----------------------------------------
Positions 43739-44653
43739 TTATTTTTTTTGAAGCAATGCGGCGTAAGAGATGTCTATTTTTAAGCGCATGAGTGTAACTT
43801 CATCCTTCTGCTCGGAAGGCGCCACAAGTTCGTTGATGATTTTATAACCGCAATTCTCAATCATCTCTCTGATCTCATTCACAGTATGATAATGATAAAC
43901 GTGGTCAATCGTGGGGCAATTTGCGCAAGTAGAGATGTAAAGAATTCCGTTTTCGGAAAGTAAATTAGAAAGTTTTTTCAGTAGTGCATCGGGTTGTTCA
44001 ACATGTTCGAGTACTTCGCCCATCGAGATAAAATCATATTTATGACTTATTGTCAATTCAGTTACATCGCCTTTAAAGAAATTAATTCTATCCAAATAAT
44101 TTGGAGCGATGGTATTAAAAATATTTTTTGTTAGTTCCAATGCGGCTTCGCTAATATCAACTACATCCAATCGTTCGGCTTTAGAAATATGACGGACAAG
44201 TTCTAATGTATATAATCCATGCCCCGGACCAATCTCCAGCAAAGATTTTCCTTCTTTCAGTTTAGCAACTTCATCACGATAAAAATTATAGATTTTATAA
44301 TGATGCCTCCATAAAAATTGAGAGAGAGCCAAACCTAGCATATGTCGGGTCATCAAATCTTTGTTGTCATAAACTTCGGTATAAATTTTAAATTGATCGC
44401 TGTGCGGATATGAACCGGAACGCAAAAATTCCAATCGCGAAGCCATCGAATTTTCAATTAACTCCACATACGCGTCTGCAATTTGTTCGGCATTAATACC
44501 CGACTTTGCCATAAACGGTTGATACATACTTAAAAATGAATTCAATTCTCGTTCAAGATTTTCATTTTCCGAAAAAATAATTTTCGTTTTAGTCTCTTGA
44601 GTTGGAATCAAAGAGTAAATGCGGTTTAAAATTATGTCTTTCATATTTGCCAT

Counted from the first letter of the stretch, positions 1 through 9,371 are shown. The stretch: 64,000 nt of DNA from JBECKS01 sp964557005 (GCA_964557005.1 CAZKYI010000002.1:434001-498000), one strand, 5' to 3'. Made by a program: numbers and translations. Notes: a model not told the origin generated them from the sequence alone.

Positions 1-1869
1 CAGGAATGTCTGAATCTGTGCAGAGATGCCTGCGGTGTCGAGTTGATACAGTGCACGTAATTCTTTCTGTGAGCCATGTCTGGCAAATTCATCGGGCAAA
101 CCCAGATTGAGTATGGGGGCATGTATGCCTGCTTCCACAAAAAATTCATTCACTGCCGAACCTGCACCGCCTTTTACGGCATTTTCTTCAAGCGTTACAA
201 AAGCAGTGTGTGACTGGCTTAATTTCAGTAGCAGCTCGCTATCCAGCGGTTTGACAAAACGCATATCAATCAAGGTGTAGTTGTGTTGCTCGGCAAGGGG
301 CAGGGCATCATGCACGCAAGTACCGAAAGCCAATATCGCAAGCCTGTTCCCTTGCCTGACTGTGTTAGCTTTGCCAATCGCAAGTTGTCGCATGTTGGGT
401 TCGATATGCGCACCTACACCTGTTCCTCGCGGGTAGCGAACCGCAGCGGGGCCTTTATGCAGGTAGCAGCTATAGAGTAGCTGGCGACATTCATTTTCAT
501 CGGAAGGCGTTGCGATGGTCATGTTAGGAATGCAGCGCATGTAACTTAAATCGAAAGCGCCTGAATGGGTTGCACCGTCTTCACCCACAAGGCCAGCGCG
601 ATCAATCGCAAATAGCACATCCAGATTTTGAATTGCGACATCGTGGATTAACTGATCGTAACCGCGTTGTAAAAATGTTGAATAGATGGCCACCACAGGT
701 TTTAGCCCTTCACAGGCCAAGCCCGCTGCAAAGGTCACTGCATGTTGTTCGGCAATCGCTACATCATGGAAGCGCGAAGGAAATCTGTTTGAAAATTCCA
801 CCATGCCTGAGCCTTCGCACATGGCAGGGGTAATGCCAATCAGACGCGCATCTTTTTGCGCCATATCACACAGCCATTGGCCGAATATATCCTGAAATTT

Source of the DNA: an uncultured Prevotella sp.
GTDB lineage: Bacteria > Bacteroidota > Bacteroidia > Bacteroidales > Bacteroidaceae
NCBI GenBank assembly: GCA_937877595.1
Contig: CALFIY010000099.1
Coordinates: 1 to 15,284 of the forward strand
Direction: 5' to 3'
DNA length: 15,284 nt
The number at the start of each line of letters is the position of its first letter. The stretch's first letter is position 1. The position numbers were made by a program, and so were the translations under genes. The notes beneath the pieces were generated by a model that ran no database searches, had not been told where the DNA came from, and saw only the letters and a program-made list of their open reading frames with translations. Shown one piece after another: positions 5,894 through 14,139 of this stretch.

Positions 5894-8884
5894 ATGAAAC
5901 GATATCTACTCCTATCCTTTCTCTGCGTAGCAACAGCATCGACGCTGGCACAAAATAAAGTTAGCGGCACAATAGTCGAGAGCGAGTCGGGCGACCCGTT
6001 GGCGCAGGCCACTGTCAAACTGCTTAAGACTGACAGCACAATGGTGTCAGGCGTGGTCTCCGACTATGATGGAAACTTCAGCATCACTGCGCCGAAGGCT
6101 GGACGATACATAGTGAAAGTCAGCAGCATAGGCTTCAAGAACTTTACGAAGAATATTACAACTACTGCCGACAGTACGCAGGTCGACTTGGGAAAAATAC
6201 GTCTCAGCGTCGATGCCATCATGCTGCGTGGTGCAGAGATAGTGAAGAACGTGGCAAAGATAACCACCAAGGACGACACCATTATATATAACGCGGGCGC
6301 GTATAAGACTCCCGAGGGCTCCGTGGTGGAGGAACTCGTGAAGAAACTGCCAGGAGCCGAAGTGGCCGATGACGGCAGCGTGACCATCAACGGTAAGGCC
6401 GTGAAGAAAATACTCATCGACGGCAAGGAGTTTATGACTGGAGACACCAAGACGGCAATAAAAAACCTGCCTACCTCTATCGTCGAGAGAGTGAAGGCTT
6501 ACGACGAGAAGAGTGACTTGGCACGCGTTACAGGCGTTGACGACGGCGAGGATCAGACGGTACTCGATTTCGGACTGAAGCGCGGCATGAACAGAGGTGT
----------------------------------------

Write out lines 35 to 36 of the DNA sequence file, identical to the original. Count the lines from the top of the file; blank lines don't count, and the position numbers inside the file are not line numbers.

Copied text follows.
6101 GGACGATACATAGTGAAAGTCAGCAGCATAGGCTTCAAGAACTTTACGAAGAATATTACAACTACTGCCGACAGTACGCAGGTCGACTTGGGAAAAATAC
6201 GTCTCAGCGTCGATGCCATCATGCTGCGTGGTGCAGAGATAGTGAAGAACGTGGCAAAGATAACCACCAAGGACGACACCATTATATATAACGCGGGCGC